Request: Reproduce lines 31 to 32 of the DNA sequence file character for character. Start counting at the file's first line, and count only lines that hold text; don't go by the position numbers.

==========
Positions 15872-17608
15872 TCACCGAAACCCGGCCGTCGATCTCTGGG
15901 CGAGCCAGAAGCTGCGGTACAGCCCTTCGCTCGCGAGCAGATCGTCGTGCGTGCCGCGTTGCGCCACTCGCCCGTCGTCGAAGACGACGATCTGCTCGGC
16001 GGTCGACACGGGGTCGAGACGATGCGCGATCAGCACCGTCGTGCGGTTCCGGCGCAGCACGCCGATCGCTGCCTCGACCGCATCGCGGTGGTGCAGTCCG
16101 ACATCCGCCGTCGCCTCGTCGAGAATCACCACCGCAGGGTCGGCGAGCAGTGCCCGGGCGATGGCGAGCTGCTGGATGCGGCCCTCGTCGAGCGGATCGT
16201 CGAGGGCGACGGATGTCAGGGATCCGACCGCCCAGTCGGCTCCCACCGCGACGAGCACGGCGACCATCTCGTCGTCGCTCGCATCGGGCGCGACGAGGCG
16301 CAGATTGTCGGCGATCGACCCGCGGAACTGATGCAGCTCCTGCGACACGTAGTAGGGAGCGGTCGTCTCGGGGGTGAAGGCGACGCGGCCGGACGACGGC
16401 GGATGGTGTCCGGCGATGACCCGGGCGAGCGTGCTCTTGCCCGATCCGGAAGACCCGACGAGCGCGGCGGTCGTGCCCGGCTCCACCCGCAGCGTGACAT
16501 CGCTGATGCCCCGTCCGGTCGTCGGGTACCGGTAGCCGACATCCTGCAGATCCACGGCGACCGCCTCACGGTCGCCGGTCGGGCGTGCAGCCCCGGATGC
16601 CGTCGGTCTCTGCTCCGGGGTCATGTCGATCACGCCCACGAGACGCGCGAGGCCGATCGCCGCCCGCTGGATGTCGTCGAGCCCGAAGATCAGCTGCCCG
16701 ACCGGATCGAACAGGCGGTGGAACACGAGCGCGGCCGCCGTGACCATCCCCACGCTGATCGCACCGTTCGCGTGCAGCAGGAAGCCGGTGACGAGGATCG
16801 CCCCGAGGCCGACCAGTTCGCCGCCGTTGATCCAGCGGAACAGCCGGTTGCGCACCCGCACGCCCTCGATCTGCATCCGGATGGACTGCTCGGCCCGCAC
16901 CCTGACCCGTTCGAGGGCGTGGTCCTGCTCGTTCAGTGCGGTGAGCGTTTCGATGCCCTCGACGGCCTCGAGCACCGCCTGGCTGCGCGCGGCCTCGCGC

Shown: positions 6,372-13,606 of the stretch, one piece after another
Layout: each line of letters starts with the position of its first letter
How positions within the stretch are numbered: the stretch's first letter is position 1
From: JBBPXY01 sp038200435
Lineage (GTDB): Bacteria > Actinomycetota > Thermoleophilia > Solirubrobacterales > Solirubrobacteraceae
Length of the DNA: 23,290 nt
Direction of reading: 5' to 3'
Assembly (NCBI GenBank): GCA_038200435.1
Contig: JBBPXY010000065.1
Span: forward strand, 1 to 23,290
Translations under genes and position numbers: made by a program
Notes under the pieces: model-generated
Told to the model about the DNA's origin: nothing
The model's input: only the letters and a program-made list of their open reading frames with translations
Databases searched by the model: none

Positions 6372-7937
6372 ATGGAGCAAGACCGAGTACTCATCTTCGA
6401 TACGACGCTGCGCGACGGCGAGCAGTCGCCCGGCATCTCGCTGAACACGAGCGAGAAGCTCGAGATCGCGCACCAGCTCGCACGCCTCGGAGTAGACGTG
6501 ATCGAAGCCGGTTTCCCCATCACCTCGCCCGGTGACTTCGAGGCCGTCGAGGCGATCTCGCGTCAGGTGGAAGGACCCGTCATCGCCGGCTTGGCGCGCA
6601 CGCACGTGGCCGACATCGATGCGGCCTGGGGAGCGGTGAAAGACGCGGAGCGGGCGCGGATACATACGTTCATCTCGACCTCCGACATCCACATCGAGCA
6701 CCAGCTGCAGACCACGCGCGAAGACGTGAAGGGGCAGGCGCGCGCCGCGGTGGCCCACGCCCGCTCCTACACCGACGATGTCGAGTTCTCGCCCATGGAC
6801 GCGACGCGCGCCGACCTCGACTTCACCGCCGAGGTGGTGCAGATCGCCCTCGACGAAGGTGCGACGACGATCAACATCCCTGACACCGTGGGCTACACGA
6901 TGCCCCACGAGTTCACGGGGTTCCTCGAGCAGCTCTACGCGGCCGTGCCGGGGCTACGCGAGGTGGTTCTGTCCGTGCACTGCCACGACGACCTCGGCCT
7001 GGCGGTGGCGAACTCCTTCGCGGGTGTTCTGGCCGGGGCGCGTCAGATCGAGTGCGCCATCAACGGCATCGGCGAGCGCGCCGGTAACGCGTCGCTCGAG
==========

6401 TACGACGCTGCGCGACGGCGAGCAGTCGCCCGGCATCTCGCTGAACACGAGCGAGAAGCTCGAGATCGCGCACCAGCTCGCACGCCTCGGAGTAGACGTG
6501 ATCGAAGCCGGTTTCCCCATCACCTCGCCCGGTGACTTCGAGGCCGTCGAGGCGATCTCGCGTCAGGTGGAAGGACCCGTCATCGCCGGCTTGGCGCGCA